SIBL targets low-cost deposits
Social Islami Bank has rolled out a new campaign to rope in more customers and widen the customer base by offering Tk 100 in instant cash bonus for opening any new accounts, in a move that can give a boost the central bank's financial inclusion agenda.
The campaign aims at pooling deposits from across the country, particularly in the rural areas, said Moniruzzaman Tipu, senior vice-president and head, branding and communication of the private commercial bank.
"We are targeting to add more accounts, whatever the size," he added.
The campaign named "100 for 1" will continue up to September 30 this year at SIBL's 161 branches, 130 agent banking booths and 33 sub-branches.
Clients will instantly get a debit card and internet banking facilities on the day the account is open.
SIBL has taken the initiative to raise the tendency of savings and reduce the cost among the people struck by the coronavirus pandemic, the bank said.
The offer would apply to savings, current and notice deposit accounts. These are low-cost accounts.
SIBL aims to add more low-cost deposits with a view to reducing the cost of funds and cutting its reliance on high-cost deposits such as fixed deposit receipt (FDR)and deposit pension schemes.
A good portion of low-cost deposits gives a reasonable spread to banks.
Banks would have to increasingly look for low-cost deposits after the central bank capped the interest rate on deposits at 6 per cent and lending rates at 9 per cent.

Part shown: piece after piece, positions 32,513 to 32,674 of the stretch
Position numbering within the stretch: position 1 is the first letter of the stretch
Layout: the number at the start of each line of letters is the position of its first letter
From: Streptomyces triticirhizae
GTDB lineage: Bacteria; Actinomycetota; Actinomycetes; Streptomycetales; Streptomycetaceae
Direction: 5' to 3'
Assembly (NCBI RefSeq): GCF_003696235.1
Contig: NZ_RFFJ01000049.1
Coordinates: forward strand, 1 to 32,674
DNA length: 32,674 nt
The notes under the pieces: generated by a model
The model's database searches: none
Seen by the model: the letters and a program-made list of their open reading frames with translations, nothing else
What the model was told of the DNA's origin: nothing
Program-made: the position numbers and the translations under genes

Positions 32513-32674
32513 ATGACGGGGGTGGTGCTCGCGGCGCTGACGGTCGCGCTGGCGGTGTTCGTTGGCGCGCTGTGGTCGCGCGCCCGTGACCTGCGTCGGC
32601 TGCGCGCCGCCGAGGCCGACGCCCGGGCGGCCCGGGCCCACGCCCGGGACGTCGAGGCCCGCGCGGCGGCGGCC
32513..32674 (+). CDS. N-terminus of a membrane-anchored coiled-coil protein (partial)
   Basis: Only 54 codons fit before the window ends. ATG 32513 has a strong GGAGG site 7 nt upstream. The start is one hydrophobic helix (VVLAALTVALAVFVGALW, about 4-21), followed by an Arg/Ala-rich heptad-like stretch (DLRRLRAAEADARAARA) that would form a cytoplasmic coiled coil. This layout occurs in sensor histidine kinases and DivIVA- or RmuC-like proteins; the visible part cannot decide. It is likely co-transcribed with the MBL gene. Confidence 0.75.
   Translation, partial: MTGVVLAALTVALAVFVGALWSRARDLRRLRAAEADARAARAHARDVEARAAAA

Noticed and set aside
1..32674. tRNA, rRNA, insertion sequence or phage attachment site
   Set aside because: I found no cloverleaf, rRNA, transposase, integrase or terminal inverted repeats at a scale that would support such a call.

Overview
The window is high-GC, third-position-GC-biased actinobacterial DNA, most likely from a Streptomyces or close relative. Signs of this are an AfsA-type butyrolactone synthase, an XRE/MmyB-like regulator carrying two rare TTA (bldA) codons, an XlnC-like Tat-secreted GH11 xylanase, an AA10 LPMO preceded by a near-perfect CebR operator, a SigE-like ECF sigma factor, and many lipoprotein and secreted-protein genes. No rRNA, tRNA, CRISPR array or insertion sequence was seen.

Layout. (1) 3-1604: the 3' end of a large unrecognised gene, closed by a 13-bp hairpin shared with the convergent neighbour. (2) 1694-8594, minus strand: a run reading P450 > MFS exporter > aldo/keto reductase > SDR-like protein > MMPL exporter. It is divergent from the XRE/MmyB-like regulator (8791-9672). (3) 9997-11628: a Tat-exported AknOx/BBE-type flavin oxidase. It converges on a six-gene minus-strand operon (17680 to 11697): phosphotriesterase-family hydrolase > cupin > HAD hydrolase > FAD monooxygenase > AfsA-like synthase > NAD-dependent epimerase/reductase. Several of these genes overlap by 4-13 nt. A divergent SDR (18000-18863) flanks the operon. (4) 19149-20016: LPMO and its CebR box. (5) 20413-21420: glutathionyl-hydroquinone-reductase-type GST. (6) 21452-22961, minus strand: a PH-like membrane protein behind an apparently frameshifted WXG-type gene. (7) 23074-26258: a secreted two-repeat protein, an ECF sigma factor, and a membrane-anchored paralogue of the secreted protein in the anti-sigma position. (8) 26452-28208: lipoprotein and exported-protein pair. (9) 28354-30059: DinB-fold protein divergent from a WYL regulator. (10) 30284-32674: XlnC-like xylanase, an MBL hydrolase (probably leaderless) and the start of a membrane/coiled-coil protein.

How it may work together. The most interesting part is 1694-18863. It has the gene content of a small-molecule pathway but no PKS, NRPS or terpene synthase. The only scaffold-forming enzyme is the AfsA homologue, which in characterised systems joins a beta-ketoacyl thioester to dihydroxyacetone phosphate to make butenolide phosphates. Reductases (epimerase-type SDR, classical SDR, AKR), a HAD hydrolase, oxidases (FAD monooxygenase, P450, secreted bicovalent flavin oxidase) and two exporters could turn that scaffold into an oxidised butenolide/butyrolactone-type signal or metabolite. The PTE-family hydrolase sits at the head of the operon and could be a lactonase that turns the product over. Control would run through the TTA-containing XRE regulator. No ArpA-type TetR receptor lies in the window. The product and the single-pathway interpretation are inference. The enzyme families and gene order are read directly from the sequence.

This has become even relevant at a time when banks saw a surge in fund withdrawal as in moments of crisis holding more physical cash tends to give some a sense of control over the situation.
However, long-term deposits are not available at 6 per cent, whereas banks can't lend at more than 9 per cent, said a private banker.
The banker said many people withdrew deposits from banks after the coronavirus pandemic hit the country as their incomes dropped and livelihoods lost because of the countrywide shutdown.
Most banks' operating profits declined 20 to 30 per cent in the first half of 2020 because of the paralysed economy.
Customers are gradually returning to banks but they are being frustrated when they are told about the new savings rate, he said.
There are people who don't want to keep their funds in banks at the current rate and some of them are moving to cooperatives, he said, on condition of anonymity.